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Recently there is a lot of projects that pushes Javascript into other directions: as a general purpose scripting language (GLUEScript, Rhino), as an extension language (QTScript, Adobe Reader, OO Macros), Widgets (Yahoo Widgets, MS Gadgets, Dashboard), and even server-side JS & web frameworks (CommonJS, Helma, Phobos, V8cgi), which seems obvious since it is already a language widely used for web development.

But wait, everything is so new and nothing is really mature. However JS is around for almost 15 years, being as powerfull as any other scripting languages, being standardised by the ECMA, and being a mandatory technology for web development.

Why did it take so much time to gain acceptance into other domains than web browsers?

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Is there something JavaScript gives you that other languages don't, other than being the only real choice for in-browser scripting? –  Laurence Gonsalves Mar 30 '10 at 20:06
    
The concept of server-side JavaScript might sound new and innovative, but it existed since the very the beginning, the first implementation was the Netscape's LiveWire Server, included in their Enterprise Server 2.0 product, released in 1996... philip.greenspun.com/wtr/livewire.html –  CMS Mar 30 '10 at 20:58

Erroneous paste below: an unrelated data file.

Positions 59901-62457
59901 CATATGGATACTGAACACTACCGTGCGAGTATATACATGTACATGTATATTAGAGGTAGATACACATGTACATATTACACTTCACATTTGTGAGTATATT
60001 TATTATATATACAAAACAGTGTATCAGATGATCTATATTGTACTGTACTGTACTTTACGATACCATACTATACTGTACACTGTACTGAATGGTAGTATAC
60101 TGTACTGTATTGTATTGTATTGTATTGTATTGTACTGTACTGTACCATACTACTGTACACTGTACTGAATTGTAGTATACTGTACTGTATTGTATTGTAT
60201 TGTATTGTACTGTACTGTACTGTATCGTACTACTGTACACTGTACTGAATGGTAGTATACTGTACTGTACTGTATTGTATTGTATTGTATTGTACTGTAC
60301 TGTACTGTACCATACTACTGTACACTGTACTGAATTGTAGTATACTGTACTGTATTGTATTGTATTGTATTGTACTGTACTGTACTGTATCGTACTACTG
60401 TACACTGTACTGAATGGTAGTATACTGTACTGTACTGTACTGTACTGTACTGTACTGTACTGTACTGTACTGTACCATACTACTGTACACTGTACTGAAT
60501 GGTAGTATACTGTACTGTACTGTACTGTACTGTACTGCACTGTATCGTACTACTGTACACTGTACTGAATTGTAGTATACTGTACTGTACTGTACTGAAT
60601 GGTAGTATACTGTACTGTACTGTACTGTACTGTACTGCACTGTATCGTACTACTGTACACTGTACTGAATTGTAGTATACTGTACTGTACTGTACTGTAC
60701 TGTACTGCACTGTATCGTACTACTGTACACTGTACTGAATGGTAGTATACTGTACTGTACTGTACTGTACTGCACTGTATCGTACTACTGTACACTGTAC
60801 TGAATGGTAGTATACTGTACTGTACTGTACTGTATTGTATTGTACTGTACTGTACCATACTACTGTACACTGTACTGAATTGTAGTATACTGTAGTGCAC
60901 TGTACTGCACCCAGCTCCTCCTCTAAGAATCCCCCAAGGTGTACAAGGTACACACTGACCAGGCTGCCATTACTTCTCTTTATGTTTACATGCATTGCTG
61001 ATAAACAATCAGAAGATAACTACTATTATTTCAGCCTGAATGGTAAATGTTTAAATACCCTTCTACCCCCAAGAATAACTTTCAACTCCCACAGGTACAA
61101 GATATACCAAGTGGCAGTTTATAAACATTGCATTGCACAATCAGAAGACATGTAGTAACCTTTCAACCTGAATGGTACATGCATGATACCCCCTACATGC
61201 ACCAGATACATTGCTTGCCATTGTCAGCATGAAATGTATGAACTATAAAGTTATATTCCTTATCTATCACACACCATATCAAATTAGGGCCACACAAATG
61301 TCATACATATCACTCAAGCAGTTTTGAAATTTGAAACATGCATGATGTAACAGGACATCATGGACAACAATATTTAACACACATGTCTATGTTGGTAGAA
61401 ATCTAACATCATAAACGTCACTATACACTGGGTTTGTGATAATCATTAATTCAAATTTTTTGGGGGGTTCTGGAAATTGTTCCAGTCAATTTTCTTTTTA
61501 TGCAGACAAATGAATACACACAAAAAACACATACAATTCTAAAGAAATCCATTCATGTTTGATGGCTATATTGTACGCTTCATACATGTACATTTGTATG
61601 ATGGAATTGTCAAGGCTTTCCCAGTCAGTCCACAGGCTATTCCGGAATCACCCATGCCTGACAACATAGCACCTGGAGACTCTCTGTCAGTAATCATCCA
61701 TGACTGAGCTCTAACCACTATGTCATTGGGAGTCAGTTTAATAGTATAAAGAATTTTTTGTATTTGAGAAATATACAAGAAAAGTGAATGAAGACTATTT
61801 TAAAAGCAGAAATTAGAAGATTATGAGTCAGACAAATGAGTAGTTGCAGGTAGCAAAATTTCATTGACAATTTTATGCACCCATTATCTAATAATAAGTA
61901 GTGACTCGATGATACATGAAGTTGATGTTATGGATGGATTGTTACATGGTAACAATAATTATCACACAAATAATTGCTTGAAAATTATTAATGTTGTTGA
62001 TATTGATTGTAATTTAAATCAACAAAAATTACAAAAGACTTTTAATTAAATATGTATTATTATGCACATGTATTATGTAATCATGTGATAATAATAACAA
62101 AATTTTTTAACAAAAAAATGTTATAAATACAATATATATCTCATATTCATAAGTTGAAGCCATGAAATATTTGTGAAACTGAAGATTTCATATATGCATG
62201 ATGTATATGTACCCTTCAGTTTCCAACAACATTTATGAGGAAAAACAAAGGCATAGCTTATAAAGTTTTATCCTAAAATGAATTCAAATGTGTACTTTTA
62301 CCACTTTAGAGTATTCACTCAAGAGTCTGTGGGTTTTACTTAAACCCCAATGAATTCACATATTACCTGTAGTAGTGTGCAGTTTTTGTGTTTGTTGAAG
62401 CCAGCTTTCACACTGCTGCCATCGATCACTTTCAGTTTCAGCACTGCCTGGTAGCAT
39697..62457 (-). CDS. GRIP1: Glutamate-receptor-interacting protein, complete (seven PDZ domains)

@Laurence Gonsalves, it gives you two things: one, it gives you the particular features of the JavaScript language (should you prefer them); two, it gives you a common language on the server and the client, allowing you to write less duplicate code (thus reducing the surface area on which bugs could appear) and to reduce cognitive dissonance if you work on both client and server code. –  eyelidlessness Mar 30 '10 at 22:02
    
@eyelidlessness I was asking about #1: are there any particular features you (or the OP) prefer about JavaScript? Here's an interesting thought experiment: If you had the option to have JavaScript on the server or some other language (say Python or Ruby) available on all browsers, which option would you take? –  Laurence Gonsalves Mar 31 '10 at 1:42
    
I am not preferring JS over any other languages, but I would take the language that is available on both sides (either server or client). In fact, my question could have been "Why language <xxx> is not used for browser scripting?". –  Gabriel Cuvillier Mar 31 '10 at 5:11

5 Answers 5

up vote 3 down vote accepted

Douglas Crockford, who has done much to help people use JavaScript productively, also has a very clear picture of the things that hold JavaScript back. You can pick up a few of the points at JavaScript: The World's Most Misunderstood Programming Language. See also his lecture series Crockford on JavaScript.

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The proliferation of Javascript as a viable language for heavy applications development isn't as old as the langauge itself... atleast it's definitely more recent than 15 years.

Mainly, it's popular and heavily-utilized right now due to the proliferation of AJAX and frameworks like jQuery/mootools/protoypes/scriptaculous and largely because browsers support is improving in compatibility, performances and whatnot.